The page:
The U.S. Air Force is planning to retire the A-10 Thunderbolt II or which is more commonly known by its nicknames “Warthog” or “Hog”. But the bottom line is that the Air Force wants to retire the entire A-10 Warthog fleet so that it can take the experienced maintenance crews from those aircraft and convert them into maintenance crews for the F-35 Lightning II.

This is the second time in the past year that the Air Force has tried to retire the A-10 (the first attempt was on budgetary grounds), but they keep getting blocked by congress. If you’re unaware of the history of the A-10 Warthog, it might be the most useful and economical aircraft in the U.S. Air Force inventory right now and it has borne the brunt of the combat missions in the War on Terror. Despite this, the U.S. Air Force has been trying to retire the Warthog almost since it was built.

Despite objections from various sectors, it is very likely that the A-10 will be retired by the US Air Force, when that happens, a group of FilAm servicemen is proposing  and requesting for the transfer of at least 12 operational A-10s plus another 12 reserve/parts source to the Philippine Air Force to show United States sincerity in helping its close ally in South East Asia.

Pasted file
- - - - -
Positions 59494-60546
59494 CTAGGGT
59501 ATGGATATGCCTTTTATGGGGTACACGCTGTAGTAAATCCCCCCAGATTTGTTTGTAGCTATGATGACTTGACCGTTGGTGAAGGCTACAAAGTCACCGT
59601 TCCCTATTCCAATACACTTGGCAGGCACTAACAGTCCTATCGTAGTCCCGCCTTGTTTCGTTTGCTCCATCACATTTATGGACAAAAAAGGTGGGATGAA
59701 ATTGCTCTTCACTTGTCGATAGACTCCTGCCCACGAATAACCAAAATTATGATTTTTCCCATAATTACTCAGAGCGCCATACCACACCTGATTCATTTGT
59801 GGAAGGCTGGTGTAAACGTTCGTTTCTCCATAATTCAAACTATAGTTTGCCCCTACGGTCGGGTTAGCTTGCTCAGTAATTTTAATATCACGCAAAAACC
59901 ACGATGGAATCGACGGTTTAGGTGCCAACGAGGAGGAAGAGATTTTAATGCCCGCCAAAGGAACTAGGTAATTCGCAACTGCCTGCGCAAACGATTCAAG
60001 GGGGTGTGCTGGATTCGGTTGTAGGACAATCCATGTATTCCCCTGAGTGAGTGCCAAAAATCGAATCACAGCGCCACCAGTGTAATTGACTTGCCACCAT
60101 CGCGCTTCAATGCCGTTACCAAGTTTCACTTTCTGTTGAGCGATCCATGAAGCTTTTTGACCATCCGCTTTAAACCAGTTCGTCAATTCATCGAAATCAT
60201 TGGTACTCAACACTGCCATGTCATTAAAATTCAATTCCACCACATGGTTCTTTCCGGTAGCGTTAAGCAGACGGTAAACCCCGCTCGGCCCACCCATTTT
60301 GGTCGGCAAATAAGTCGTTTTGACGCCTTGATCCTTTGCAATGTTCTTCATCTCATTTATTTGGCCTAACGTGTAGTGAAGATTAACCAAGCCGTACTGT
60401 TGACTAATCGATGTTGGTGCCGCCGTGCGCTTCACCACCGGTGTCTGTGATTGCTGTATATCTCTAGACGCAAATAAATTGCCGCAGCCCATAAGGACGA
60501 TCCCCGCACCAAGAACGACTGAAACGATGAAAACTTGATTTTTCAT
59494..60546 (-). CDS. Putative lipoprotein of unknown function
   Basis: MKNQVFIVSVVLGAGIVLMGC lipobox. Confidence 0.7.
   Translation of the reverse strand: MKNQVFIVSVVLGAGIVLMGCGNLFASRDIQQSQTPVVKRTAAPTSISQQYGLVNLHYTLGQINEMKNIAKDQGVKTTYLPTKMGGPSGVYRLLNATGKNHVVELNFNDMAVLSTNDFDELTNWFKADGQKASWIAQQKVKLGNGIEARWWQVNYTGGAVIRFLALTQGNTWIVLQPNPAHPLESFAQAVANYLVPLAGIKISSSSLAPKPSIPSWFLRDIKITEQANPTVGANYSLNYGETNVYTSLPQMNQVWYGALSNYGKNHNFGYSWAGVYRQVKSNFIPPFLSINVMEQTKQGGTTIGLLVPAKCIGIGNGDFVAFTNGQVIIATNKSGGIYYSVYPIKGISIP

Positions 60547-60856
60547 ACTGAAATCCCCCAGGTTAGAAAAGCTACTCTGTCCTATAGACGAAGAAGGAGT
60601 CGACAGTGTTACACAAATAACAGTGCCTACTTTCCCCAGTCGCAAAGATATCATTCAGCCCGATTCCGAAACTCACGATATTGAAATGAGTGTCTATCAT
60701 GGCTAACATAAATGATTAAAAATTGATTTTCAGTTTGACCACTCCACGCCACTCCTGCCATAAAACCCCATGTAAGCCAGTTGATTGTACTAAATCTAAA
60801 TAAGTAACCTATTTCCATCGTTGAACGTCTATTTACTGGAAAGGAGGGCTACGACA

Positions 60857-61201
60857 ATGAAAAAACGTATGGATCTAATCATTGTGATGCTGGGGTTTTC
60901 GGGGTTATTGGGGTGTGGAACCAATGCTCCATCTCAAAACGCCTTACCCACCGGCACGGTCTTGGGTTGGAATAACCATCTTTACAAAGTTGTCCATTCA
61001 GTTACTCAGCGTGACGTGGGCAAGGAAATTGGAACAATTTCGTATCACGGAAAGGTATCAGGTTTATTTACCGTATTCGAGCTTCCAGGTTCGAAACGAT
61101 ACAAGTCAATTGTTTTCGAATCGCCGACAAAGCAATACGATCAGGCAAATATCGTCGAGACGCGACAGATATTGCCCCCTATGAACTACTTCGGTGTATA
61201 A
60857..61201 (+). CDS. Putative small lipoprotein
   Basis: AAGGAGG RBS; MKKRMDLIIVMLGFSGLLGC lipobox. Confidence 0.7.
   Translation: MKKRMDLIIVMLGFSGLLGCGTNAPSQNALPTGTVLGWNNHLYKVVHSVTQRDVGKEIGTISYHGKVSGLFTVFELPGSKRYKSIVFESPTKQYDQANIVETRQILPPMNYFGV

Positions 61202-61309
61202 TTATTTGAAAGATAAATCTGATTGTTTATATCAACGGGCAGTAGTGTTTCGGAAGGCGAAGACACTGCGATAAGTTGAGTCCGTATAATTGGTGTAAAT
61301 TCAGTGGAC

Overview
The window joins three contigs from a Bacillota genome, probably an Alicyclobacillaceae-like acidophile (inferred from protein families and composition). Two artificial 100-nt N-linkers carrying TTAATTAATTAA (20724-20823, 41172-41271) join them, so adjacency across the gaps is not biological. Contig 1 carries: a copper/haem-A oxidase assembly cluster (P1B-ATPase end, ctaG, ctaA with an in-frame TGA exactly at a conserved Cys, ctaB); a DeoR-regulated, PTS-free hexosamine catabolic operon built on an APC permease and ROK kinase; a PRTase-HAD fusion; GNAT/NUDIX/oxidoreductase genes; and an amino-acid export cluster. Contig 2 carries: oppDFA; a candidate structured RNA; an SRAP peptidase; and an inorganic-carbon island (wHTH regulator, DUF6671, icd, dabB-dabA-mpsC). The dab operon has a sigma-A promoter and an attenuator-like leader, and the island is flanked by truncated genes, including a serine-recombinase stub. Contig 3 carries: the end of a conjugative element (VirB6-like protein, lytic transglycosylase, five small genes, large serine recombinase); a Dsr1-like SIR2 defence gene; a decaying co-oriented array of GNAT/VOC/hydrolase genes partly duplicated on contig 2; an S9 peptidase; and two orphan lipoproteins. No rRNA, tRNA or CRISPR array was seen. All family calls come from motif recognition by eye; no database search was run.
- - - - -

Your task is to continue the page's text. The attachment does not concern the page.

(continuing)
KC-135s refuel Idaho’s A-10s in mid-flight
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Operational Readiness Exercise
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What type of aircraft is an A-10 Warthog?

The Fairchild Republic A-10 Thunderbolt II is an American twin-engine, straight wing jet aircraft developed by Fairchild-Republic in the early 1970s. It is the only United States Air Force production aircraft designed solely for close air support, including attacking tanks, armored vehicles, and other ground targets with limited air defenses.

The A-10 was designed around the 30 mm GAU-8 Avenger rotary cannon that is its primary armament. The A-10’s airframe was designed for durability, with measures such as 1,200 pounds (540 kg) of titanium aircraft armour to protect the cockpit and aircraft systems, enabling it to absorb a significant amount of damage and continue flying. The A-10A single-seat variant was the only version built, though one A-10A was converted to an A-10B twin-seat version. In 2005, a program was begun to upgrade remaining A-10A aircraft to the A-10C configuration.

The A-10’s official name comes from the Republic P-47 Thunderbolt of World War II, a fighter that was particularly effective at close air support. Its secondary mission is to provide airborne forward air control, directing other aircraft in attacks on ground targets.

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